2) Indulgence in Gratification
In our tech saturated society, many of us have become addicted to our devices--and we find ourselves constantly checking our email, facebook, text messages, etc. Physiologically, these things trigger a chemical reaction in a part of the brain sometimes referred to as the reward center. We become subtly addicted to the stimuli, because of the small "high" they create--and they leave us eager for the next dose.
This is also a common cause of distraction. We start off on doing some research on the web, youtube, or twitter, something catches our eye, and before we know it our reward center is pumping chemicals into our brain as we indulge our curiosity and travel down some erratic path.
For many, only the looming threat of disaster related to missing some deadline is enough to jolt us back into productive activity. But it doesn't have to be that way. Recognize the addiction for what it is, and determine to not indulge. Shut down distractions by turning off your phone, closing your email, and other distractions for a specified period of time. Promise yourself a reward or impose a firm penalty for accomplishing/failing some objective. Rip yourself away from your diversion and throw yourself into some aspect of your project. The primary battle is just getting back on track, and moving again.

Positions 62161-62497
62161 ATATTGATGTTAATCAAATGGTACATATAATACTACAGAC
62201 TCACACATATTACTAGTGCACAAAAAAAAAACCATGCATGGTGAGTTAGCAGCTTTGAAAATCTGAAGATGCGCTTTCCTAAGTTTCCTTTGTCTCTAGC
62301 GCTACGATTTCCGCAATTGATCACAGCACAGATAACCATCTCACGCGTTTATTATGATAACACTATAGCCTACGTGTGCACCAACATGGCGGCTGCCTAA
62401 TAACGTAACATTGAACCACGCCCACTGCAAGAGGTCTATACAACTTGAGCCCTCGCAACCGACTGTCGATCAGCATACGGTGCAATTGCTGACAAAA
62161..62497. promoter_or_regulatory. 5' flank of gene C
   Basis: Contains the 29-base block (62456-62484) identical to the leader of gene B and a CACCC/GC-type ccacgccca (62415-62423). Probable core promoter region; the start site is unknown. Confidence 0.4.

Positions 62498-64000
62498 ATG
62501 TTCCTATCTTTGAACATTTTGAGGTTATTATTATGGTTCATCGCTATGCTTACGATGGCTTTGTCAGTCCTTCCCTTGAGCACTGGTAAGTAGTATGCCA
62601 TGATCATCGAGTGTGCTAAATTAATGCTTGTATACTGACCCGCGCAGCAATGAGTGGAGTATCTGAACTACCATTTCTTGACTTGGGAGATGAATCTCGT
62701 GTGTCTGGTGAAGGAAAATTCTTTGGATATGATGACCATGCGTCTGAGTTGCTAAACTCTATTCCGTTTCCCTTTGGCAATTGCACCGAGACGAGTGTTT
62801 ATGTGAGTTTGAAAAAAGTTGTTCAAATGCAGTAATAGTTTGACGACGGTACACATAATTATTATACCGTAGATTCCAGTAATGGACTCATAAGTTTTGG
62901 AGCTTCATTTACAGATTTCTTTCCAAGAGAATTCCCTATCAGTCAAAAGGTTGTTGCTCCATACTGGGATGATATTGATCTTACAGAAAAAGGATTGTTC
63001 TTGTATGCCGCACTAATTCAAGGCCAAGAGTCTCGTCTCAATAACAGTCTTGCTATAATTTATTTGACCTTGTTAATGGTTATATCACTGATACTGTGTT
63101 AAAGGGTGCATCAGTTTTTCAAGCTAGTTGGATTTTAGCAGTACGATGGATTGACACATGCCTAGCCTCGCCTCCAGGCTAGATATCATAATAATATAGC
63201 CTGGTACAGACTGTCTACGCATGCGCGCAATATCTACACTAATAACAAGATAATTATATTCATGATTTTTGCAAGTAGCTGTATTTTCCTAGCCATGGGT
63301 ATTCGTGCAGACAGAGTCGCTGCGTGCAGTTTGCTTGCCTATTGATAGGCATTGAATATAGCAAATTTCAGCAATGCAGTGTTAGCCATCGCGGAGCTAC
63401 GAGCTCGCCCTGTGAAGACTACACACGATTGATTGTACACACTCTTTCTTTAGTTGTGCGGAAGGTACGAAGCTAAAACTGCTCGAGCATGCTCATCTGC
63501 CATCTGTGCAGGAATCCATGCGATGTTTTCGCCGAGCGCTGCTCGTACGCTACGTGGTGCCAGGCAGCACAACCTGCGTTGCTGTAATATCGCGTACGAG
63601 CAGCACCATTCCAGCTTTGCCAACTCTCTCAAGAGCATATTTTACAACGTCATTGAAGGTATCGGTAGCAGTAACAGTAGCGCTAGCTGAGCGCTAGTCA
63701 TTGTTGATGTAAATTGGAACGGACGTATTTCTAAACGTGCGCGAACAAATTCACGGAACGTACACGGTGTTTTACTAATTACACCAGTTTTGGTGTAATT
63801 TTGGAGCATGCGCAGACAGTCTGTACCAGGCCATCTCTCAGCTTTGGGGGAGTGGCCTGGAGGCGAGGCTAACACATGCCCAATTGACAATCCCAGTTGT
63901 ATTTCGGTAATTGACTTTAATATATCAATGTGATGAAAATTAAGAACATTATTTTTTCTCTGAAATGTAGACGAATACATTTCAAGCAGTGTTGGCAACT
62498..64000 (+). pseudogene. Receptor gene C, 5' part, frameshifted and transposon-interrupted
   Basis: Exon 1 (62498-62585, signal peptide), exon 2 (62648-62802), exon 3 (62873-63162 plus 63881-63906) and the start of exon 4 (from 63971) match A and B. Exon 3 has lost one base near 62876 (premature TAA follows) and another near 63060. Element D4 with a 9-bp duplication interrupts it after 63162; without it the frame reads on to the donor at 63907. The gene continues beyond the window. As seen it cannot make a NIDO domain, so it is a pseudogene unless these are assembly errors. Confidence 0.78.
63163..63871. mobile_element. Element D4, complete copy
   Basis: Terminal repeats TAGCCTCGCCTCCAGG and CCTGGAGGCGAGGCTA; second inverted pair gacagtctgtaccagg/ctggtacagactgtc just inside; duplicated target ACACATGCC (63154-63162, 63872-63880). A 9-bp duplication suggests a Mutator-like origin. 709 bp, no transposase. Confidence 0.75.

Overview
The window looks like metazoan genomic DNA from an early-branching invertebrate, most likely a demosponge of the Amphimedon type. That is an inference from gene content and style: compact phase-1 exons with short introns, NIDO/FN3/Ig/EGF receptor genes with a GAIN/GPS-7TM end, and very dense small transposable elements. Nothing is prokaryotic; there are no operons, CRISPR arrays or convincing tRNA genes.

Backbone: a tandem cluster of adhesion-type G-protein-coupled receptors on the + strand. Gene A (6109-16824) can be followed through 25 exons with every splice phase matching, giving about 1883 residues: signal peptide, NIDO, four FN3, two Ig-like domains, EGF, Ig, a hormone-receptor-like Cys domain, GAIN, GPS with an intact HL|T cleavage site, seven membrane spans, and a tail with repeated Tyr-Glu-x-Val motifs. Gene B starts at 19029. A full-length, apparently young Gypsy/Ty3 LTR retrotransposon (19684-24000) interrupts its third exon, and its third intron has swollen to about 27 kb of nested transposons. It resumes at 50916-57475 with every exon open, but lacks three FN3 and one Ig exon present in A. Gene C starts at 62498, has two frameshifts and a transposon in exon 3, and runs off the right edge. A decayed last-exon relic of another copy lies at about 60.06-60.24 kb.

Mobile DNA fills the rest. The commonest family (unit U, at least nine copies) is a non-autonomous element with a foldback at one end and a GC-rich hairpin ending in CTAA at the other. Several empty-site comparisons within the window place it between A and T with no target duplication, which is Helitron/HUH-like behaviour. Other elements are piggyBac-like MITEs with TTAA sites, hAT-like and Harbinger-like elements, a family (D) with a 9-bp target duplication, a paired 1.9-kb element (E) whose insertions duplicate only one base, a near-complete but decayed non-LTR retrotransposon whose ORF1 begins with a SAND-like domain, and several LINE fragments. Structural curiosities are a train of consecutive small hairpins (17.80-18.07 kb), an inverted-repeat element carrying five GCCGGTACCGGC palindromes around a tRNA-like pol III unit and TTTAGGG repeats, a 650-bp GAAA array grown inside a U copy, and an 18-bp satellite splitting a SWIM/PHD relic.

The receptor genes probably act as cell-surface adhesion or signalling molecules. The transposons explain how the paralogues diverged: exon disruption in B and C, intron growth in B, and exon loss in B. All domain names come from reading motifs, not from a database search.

3) Overwhelmed by Indecision
A third cause of procrastination is indecision. Whether we are overwhelmed by the number of tasks we have to do, the size of them, or their complexity, not having a clear plan of action can result in paralysis. Knowing your top priority and scheduling the other tasks for other times can help get you back into focus.
Grab a blank piece of paper. In a very general way, start jotting down the things you need to do--as quickly as possible. Use broad brush strokes. Then, try to identify your top priority task for the next bit of time. If you are facing a single big project, list the various major components of the project, and identify the most pressing one from that list.